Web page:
Regional Glacier Sensitivity to Climate Change in the Monsoonal Himalaya: Implications for Water Resources

Thursday, 18 December 2014: 5:00 PM
Summer Rupper1, Joshua Michael Maurer1, Joerg M Schaefer2, Karma Tsering3, Tshewang Rinzin3, Chhimi Dorji3, Eric Scott Johnson1 and Edward R Cook2, (1)Brigham Young University, Department of Geological Sciences, Provo, UT, United States, (2)Lamont -Doherty Earth Observatory, Palisades, NY, United States, (3)Ministry of Economic Affairs, Department of Hydro-Meteorological Services, Thimphu, Bhutan
The rapid retreat of many glaciers in the monsoonal Himalaya is of potential societal concern. However, the retreat pattern in the region has been very heterogeneous, likely due in part to the inherent heterogeneity of climate and glaciers within the region. Assessing the impacts of glacier change on water resources, hydroelectric power, and hazard potential requires a detailed understanding of this potentially complex spatial pattern of glacier sensitivity to climate change. Here we quantify glacier surface-mass balance and meltwater flux across the entire glacierized region of the Bhutanese watershed using a full surface-energy and –mass balance model validated with field data. We then test the sensitivity of the glaciers to climatic change and compare the results to a thirty-year record of glacier volume changes. Bhutan is chosen because it (1) sits in the bulls-eye of the monsoon, (2) has >600 glaciers that exhibit the extreme glacier heterogeneity typical of the Himalayas, and (3) faces many of the economic and hazard challenges associated with glacier changes in the Himalaya. Therefore, the methods and results from this study should be broadly applicable to other regions of the monsoonal Himalaya.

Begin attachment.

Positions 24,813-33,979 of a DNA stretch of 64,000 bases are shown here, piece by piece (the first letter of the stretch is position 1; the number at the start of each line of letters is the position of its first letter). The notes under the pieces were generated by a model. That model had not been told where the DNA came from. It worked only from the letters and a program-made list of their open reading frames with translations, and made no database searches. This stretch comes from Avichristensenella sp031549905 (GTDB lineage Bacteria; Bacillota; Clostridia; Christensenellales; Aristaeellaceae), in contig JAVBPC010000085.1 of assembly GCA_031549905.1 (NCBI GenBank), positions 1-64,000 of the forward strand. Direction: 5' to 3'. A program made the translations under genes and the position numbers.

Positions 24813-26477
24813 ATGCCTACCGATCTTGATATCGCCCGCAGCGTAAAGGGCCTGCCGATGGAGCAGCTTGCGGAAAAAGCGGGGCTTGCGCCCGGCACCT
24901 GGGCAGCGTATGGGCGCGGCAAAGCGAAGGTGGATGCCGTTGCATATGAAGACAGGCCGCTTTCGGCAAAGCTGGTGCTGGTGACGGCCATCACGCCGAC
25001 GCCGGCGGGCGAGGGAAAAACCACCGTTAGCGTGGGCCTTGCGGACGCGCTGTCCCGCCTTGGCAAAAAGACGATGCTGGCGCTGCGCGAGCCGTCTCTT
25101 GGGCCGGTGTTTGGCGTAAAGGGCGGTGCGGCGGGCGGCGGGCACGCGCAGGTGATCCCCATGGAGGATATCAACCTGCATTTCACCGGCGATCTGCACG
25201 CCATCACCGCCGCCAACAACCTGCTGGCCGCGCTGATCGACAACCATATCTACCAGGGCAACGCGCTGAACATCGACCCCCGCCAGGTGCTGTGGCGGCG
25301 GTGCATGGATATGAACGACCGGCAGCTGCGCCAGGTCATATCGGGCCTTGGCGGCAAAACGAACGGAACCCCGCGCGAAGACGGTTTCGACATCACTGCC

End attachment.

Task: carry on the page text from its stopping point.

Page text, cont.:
Our modeling results show a complex spatial pattern of glacier sensitivity to changes in climate across the Bhutanese Himalaya. However, our results also show that <15% of the glaciers in Bhutan account for >90% of the total meltwater flux, and that these glaciers are uniformly the glaciers most sensitive to changes in temperature (and less sensitive to other climate variables). We compare these results to a thirty-year record of glacier volume changes over the same region. In particular, we extract DEMs and orthorectified imagery from 1976 historical spy satellite images and 2006 ASTER images. DEM differencing shows that the glaciers that have changed most over the past thirty years also have the highest modeled temperature sensitivity. These results suggest that, despite the complex glacier heterogeneity in the region, the regional meltwater resources are controlled by a very small percentage of the glaciers, and that these glaciers are particularly vulnerable to changes in temperature.